In South Korea, gaming is taken to a completely different level than it is in the United States. It’s a way of life. It’s considered a very social activity. Many people gather in internet gaming cafes, called “bangs.” Gaming can be a profession, and the best have attained star status, complete with their own fan clubs, paparazzi and press events. One of the most popular games in Korea is Starcraft, a real-time strategy game, with almost ten percent of the South Korean population being players at one point. Not bad for a country with a population just under 49 million.
Recently, a new law was passed that would require gaming companies to restrict the gaming of children to prevent addiction and ensure they get at least six hours of sleep per night. The “Shutdown Law” will prohibit teens’ online game play from the hours of 12-6 a.m. Originally, this law was written for PC games but is now being expanded to include consoles, affecting both Microsoft’s Xbox Live service and Sony’s PSN. Sony, which tracks the age of its PSN users, has a lead on its Microsoft counterpart, which never elected to collect this information from its South Korean users. Civic engagement group MoonHwaYunDae filed an appeal with the Korean Constitutional Court on behalf of Korean teens, stating that is a violation of their right to pursue happiness. And with professional gaming being an option for Korean students to pursue, this law may also be getting in the way of some well-needed practice for a future career.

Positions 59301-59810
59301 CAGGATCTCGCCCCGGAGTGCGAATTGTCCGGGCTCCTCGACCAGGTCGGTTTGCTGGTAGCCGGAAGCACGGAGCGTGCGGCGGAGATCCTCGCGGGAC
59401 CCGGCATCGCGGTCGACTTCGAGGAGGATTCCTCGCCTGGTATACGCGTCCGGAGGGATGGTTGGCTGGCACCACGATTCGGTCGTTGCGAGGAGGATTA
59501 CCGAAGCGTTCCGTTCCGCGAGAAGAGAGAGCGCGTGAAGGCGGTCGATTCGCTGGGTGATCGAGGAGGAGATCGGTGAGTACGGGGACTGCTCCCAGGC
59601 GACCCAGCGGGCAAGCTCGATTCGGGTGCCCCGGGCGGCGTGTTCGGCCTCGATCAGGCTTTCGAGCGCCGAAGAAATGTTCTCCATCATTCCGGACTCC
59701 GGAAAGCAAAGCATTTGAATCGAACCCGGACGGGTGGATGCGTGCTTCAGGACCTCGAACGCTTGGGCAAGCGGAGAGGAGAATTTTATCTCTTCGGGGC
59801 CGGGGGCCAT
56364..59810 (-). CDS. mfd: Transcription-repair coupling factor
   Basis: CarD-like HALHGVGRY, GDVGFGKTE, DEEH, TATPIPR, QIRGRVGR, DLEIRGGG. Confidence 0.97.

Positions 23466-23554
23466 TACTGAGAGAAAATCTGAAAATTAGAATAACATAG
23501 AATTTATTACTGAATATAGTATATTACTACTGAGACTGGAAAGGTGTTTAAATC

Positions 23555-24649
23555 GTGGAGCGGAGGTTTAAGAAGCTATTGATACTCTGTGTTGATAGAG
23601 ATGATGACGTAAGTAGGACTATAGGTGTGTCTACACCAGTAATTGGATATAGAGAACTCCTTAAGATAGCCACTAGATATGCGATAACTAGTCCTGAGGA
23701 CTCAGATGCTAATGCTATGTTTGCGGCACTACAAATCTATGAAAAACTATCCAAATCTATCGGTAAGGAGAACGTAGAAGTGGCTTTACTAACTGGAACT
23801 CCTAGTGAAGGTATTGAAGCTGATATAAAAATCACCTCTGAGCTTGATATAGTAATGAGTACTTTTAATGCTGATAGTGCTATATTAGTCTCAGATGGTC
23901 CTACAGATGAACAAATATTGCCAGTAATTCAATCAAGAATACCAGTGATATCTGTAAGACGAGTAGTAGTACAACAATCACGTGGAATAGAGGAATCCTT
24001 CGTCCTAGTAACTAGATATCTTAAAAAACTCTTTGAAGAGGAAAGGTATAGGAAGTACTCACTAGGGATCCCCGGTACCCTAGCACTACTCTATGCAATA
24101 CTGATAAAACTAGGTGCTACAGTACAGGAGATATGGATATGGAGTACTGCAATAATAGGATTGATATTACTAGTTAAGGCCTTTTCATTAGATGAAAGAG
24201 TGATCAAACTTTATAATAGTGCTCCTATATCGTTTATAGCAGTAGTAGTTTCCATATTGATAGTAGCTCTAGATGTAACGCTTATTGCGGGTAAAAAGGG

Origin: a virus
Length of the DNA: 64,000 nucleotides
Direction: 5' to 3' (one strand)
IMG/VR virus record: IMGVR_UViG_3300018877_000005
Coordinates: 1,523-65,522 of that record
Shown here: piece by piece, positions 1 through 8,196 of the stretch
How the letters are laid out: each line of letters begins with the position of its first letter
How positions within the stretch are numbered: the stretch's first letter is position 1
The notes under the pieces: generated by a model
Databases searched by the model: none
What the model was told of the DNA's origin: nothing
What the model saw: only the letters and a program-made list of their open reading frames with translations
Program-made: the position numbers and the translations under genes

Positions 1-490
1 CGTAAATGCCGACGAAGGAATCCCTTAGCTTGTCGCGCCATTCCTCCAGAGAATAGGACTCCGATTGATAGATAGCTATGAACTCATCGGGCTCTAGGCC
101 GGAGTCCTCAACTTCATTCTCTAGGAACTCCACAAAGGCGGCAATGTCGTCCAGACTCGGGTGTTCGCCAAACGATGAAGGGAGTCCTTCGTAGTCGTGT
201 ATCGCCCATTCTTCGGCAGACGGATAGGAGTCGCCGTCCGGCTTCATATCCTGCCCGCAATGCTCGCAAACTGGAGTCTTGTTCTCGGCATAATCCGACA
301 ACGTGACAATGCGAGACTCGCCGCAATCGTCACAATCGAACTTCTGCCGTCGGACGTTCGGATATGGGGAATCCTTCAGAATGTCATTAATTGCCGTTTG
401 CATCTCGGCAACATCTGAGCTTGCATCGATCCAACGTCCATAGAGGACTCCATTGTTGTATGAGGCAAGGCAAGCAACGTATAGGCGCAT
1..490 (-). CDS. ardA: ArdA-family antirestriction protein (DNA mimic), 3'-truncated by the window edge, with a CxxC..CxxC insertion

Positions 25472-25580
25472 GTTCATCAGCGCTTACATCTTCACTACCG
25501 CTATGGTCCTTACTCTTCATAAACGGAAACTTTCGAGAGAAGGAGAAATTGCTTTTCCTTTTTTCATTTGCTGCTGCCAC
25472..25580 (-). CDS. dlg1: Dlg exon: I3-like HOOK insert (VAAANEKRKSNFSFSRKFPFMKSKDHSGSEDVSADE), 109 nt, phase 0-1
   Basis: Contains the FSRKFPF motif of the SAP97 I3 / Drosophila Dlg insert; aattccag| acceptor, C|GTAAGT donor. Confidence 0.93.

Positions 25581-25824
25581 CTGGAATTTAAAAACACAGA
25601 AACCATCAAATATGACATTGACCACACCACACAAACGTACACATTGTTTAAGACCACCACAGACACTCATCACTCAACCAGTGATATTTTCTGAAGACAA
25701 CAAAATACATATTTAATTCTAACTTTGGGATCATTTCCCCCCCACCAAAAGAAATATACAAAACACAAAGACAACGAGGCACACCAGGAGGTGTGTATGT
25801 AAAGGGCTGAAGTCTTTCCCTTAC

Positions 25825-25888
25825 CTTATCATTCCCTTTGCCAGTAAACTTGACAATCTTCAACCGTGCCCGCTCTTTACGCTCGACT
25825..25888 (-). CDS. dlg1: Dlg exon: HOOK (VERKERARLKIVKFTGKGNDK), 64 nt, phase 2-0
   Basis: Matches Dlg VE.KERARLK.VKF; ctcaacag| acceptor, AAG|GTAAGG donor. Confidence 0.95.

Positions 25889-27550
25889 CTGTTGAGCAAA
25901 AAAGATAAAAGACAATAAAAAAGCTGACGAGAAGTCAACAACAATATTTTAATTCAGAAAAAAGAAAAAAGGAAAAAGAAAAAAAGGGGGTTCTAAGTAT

Though this plan is facing some opposition in South Korea, what would happen if someone tried to make a similar law here in the U.S.? For starters, it would have to be very specific. The easiest way to go about it would be to ban internet access for all minors from 12-6 a.m. Of course, there would have to be concessions made for certain basic forms of information, weather reports, journalism. And who can say that a teen shouldn’t know the sports score of a game that goes past midnight? These are some of the questions that would have to be addressed in restricting internet access, but limiting online games is almost as complicated. Certain very strict guidelines would have to be set for what a “game” is. There’s also the issue of getting an accurate age out of anyone on the internet, something we’ve never taken seriously as a society. I can imagine a scenario in which, we needn’t pass a law at all. The major online gaming companies could form a neutral board (like the ESRB) to regulate late-night play and ensure that minors don’t have access to internet-based games after midnight or so. Of course, our culture views gaming in a completely different light and addiction seems nowhere near as prominent. So is a law of this nature even necessary here? I can think of several reasons: freedom of expression, time zones, sleep-disorders, emancipated minors and several other extenuating circumstances why this kind of action wouldn’t work in America. Can you think of a good reason why this wouldn’t work in America or how someone would go about banning games for minors in America from 12-6 a.m.?